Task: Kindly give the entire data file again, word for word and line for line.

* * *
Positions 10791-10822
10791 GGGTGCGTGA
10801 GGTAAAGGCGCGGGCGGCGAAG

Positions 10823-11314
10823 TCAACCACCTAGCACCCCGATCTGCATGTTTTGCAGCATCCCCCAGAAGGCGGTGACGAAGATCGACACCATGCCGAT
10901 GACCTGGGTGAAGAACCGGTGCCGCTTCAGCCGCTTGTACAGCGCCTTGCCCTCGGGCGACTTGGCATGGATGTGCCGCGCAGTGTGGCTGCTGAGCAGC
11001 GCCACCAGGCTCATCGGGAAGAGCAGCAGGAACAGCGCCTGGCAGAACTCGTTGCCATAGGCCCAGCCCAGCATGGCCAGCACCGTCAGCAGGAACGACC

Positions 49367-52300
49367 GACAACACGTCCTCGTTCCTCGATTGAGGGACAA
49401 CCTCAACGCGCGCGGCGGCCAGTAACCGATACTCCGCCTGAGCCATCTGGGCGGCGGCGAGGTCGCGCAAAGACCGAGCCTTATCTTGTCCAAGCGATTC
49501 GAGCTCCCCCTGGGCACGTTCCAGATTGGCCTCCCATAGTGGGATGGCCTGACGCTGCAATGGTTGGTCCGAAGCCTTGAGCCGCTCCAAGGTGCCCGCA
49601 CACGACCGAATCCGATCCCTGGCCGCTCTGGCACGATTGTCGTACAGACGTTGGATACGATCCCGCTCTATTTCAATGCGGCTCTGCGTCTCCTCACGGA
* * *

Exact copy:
Positions 10791-10822
10791 GGGTGCGTGA
10801 GGTAAAGGCGCGGGCGGCGAAG

Positions 10823-11314
10823 TCAACCACCTAGCACCCCGATCTGCATGTTTTGCAGCATCCCCCAGAAGGCGGTGACGAAGATCGACACCATGCCGAT
10901 GACCTGGGTGAAGAACCGGTGCCGCTTCAGCCGCTTGTACAGCGCCTTGCCCTCGGGCGACTTGGCATGGATGTGCCGCGCAGTGTGGCTGCTGAGCAGC
11001 GCCACCAGGCTCATCGGGAAGAGCAGCAGGAACAGCGCCTGGCAGAACTCGTTGCCATAGGCCCAGCCCAGCATGGCCAGCACCGTCAGCAGGAACGACC

Positions 49367-52300
49367 GACAACACGTCCTCGTTCCTCGATTGAGGGACAA
49401 CCTCAACGCGCGCGGCGGCCAGTAACCGATACTCCGCCTGAGCCATCTGGGCGGCGGCGAGGTCGCGCAAAGACCGAGCCTTATCTTGTCCAAGCGATTC
49501 GAGCTCCCCCTGGGCACGTTCCAGATTGGCCTCCCATAGTGGGATGGCCTGACGCTGCAATGGTTGGTCCGAAGCCTTGAGCCGCTCCAAGGTGCCCGCA
49601 CACGACCGAATCCGATCCCTGGCCGCTCTGGCACGATTGTCGTACAGACGTTGGATACGATCCCGCTCTATTTCAATGCGGCTCTGCGTCTCCTCACGGA